i realize this seems like a silly post. first, beans in convenient non-perishable cans are available in any variety at the store; second, how hard can it be to throw beans and water in a pot and simmer until they’re cooked? while the from scratch method is a bit cheaper, it does take time and foresight which turns lots of people off. but it tastes so much better!
when you cook beans from scratch correctly they become a whole different food with a much deeper flavor. you also have the freedom to add spices and herbs to infuse the bean itself, as well as the liquid (making bean soup just a few additional steps). plus, it takes all of two minutes to make the adjustments.
beans from scratch
works for lentils too!
first, soak your beans in water for 4 hours or overnight. this is not required of lentils and isn’t necessary for beans with the exception of garbanzos but it makes the cooking process much quicker. make sure you add enough water so the beans will still be covered after they double in size.
when you’re ready to start cooking, add your aromatics. i recommend starting with 1/8 of a teaspoon of each aromatic per 2 cups of dry beans to begin with until you find which flavors you like. (i added waaaay too much coriander once and it was not delicious). aromatics will generally always includes a bay leaf, the rest is based on the flavor of the dish the beans will be served with, for example:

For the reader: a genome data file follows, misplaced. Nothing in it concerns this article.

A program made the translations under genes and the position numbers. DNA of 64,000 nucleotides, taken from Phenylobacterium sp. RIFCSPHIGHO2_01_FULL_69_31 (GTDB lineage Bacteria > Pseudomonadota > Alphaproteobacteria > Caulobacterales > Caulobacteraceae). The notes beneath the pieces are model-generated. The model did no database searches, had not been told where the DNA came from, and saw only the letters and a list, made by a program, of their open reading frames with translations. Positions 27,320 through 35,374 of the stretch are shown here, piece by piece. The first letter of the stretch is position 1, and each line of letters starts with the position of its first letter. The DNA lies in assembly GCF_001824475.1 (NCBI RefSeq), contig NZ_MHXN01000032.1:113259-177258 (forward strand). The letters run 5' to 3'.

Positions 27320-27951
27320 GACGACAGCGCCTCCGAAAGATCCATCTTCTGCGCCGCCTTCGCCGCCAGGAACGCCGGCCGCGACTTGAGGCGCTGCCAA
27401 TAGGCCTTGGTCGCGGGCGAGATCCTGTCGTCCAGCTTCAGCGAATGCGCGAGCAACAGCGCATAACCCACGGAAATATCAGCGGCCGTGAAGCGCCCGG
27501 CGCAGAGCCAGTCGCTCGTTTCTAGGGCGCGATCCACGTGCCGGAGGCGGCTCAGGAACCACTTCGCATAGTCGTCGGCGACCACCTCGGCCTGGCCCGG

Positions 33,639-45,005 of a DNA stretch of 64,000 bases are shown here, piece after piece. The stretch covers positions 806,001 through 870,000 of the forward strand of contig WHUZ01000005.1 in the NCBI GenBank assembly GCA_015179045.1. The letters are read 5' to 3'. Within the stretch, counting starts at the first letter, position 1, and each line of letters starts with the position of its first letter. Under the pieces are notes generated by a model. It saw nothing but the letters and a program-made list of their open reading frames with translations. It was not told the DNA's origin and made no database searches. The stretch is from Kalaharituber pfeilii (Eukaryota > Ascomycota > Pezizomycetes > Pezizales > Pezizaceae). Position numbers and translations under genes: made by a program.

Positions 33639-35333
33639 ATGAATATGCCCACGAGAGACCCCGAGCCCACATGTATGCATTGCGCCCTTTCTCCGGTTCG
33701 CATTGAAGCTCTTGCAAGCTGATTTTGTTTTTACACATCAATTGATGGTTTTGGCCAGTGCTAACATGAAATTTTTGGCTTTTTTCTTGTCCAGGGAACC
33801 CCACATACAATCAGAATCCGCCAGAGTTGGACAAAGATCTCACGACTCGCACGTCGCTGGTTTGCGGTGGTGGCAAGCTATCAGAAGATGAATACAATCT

mexican: bay leaf, cumin seeds, coriander pods, garlic cloves
indian: bay leaf, cumin seeds, coriander pods, cinnamon stick, star anise
italian: bay leaf, herb stems, garlic
you can throw the aromatics in the beans loose, or bundle them in a cheesecloth sack to remove when the beans are finished. i don’t bother with the cheesecloth because its an extra step, but do be advised once in awhile you’ll get a explosion of spice in your mouth because the small seeds can’t be removed like the larger garlic and cinnamon stick.
vegetables can also serve as aromatics to add a depth of flavor to the beans. based on what is in the fridge, i either cook the beans in a mixture of vegetable broth and water (1:1 ratio), or if there is no vegetable broth to be had i add a fat ring of onion, and a celery and carrot stick, both chopped in half).
bring the beans to a rolling boil and then reduce heat and simmer covered for about 35 minutes. test the beans at 35 minutes, they may be done or you might be like me and like mushier beans and cook them another 10 minutes. when the beans are to your liking, remove all of the large aromatics.
add salt gradually while tasting in between additions. when you taste the beans, include the liquid, as that is where much of the salt will lie. do not salt the beans until they are done cooking. adding salt too soon prevents the beans from absorbing water.
if you like (i only occasionally do this), before serving the beans add some acid (lemon or lime juice, depending on flavor profile) and fresh herbs.